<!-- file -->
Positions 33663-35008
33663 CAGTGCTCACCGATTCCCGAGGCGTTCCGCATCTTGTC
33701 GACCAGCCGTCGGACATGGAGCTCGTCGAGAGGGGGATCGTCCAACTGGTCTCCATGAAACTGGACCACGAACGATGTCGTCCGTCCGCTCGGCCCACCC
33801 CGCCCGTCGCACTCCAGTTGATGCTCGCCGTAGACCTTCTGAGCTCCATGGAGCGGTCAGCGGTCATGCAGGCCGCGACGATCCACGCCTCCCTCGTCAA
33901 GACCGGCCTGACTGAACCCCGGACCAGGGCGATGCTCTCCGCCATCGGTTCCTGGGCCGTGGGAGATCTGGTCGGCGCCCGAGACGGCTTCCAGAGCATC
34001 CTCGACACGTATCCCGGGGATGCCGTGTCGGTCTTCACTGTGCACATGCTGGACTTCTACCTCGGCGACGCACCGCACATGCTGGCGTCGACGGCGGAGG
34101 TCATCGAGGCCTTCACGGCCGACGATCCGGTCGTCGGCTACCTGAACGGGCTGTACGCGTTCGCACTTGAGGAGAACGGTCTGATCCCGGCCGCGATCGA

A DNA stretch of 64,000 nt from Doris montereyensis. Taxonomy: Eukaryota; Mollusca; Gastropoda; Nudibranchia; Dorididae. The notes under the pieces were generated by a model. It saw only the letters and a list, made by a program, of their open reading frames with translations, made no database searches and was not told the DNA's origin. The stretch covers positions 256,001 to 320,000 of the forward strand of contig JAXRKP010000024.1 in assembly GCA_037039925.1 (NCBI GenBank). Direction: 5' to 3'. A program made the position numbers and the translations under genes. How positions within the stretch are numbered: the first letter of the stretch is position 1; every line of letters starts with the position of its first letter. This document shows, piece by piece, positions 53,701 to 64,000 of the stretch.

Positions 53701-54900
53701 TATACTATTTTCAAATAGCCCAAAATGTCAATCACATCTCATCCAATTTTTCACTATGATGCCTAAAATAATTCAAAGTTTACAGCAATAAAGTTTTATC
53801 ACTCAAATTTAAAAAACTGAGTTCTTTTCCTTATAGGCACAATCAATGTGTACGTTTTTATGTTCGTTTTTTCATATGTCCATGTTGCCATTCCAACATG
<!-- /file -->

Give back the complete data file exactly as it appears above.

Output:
Positions 33663-35008
33663 CAGTGCTCACCGATTCCCGAGGCGTTCCGCATCTTGTC
33701 GACCAGCCGTCGGACATGGAGCTCGTCGAGAGGGGGATCGTCCAACTGGTCTCCATGAAACTGGACCACGAACGATGTCGTCCGTCCGCTCGGCCCACCC
33801 CGCCCGTCGCACTCCAGTTGATGCTCGCCGTAGACCTTCTGAGCTCCATGGAGCGGTCAGCGGTCATGCAGGCCGCGACGATCCACGCCTCCCTCGTCAA
33901 GACCGGCCTGACTGAACCCCGGACCAGGGCGATGCTCTCCGCCATCGGTTCCTGGGCCGTGGGAGATCTGGTCGGCGCCCGAGACGGCTTCCAGAGCATC
34001 CTCGACACGTATCCCGGGGATGCCGTGTCGGTCTTCACTGTGCACATGCTGGACTTCTACCTCGGCGACGCACCGCACATGCTGGCGTCGACGGCGGAGG
34101 TCATCGAGGCCTTCACGGCCGACGATCCGGTCGTCGGCTACCTGAACGGGCTGTACGCGTTCGCACTTGAGGAGAACGGTCTGATCCCGGCCGCGATCGA

A DNA stretch of 64,000 nt from Doris montereyensis. Taxonomy: Eukaryota; Mollusca; Gastropoda; Nudibranchia; Dorididae. The notes under the pieces were generated by a model. It saw only the letters and a list, made by a program, of their open reading frames with translations, made no database searches and was not told the DNA's origin. The stretch covers positions 256,001 to 320,000 of the forward strand of contig JAXRKP010000024.1 in assembly GCA_037039925.1 (NCBI GenBank). Direction: 5' to 3'. A program made the position numbers and the translations under genes. How positions within the stretch are numbered: the first letter of the stretch is position 1; every line of letters starts with the position of its first letter. This document shows, piece by piece, positions 53,701 to 64,000 of the stretch.

Positions 53701-54900
53701 TATACTATTTTCAAATAGCCCAAAATGTCAATCACATCTCATCCAATTTTTCACTATGATGCCTAAAATAATTCAAAGTTTACAGCAATAAAGTTTTATC
53801 ACTCAAATTTAAAAAACTGAGTTCTTTTCCTTATAGGCACAATCAATGTGTACGTTTTTATGTTCGTTTTTTCATATGTCCATGTTGCCATTCCAACATG